“Oh my!” cries the Hero, “Oh whatever shall I do?!” He runs towards you dramatically, as though fleeing the oncoming birds whose cries are already starting to fill the air. You have just enough time to snatch the watch from his hand and hastily re-fasten it onto James’ wrist while the Hero holds him down before they arrive.

The angry flock, made up of huge ibis and crows and darting sparrows and starlings hover above you. The warning signal continues to blare from the watch on James’ wrist and seems to make the birds more enraged. James fiddles with the buttons, cursing, until the watch emits one final shriek and the birds dive as one, lifting him up by the clothes and off the ground.

“No!” he cries, “I am your master! Put me down your imbecile creatures!” His kicks and screams do nothing to worry the birds which fly him higher and higher away over the river.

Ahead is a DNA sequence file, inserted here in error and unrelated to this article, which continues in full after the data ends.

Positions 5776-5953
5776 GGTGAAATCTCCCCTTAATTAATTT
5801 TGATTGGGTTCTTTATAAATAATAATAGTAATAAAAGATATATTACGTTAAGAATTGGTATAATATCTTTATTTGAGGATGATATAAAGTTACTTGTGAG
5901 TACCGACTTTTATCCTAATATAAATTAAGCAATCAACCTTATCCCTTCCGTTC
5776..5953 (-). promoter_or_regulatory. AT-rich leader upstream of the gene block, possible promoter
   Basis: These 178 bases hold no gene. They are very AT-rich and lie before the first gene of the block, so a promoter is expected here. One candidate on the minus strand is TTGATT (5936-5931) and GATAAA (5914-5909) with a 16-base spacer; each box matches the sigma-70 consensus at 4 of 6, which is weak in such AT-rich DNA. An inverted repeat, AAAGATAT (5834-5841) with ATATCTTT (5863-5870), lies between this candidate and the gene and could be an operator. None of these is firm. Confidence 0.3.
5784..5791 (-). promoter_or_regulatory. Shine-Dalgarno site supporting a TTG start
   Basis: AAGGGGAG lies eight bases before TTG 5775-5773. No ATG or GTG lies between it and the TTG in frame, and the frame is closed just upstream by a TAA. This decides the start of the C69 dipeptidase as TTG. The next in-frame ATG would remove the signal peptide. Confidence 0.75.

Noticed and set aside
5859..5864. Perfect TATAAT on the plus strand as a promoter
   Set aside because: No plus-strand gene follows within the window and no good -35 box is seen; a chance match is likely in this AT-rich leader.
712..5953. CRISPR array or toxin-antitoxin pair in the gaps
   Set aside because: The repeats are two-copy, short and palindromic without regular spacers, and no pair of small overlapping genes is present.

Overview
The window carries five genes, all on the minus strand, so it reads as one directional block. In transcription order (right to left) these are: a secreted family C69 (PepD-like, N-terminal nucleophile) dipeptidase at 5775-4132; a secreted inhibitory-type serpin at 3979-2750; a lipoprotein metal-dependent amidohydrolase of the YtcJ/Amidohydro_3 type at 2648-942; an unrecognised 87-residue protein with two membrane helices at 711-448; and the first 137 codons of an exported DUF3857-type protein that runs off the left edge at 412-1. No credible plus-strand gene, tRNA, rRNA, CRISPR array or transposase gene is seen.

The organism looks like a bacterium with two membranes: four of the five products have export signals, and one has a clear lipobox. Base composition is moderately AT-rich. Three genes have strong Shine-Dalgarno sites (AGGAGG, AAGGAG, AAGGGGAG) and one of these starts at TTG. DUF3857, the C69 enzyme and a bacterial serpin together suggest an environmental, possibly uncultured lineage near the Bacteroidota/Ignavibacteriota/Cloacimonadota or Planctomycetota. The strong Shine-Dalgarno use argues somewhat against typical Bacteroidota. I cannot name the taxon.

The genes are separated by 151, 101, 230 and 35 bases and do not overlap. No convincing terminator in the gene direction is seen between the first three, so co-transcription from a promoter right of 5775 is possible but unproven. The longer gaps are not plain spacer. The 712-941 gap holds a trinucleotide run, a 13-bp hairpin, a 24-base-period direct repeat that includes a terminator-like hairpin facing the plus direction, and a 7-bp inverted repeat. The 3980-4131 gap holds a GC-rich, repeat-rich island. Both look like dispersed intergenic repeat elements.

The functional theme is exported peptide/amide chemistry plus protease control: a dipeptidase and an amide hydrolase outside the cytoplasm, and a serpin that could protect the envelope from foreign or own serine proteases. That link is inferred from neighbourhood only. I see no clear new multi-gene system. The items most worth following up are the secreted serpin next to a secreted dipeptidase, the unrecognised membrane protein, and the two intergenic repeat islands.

The Hero laughs and looks pleased with himself. “Not all the Hero genes were passed down through our family, but the one for showing off certainly was, and in good measure! I knew if I could just get him to show me how he worked the birds I could gain control.”

“That was pretty brainy in itself,” you say, catching your breath after the ordeal.

“Thanks, partner. I guess it was.” He turns and wraps you in a bone-crushing hug. “I’d best go after him. Mum wouldn’t be pleased if I let him get too pecked by his own creations. I think he’s in for a solid grounding when I take him home though!” He laughs contentedly.

“That’s very noble of you. I can’t think of a truer heroic act than that,” you say, and you mean it.

“Well, hooroo then!” the Hero says, wiping a sneaky tear from his eye.

“If you’re ever in need of an Apprentice…” you trail off.

“I’ll give you a call,” the Hero finishes your sentence.

He walks away up the footpath, towards the group of old fig trees where the birds appear to have nested with his brother.

You walk slowly back through South Bank, watching as the colour and light returns magically to each park and pool. All the while, even though everything is back to ‘normal’, you still can’t quite shake the feeling that the ibis are following you.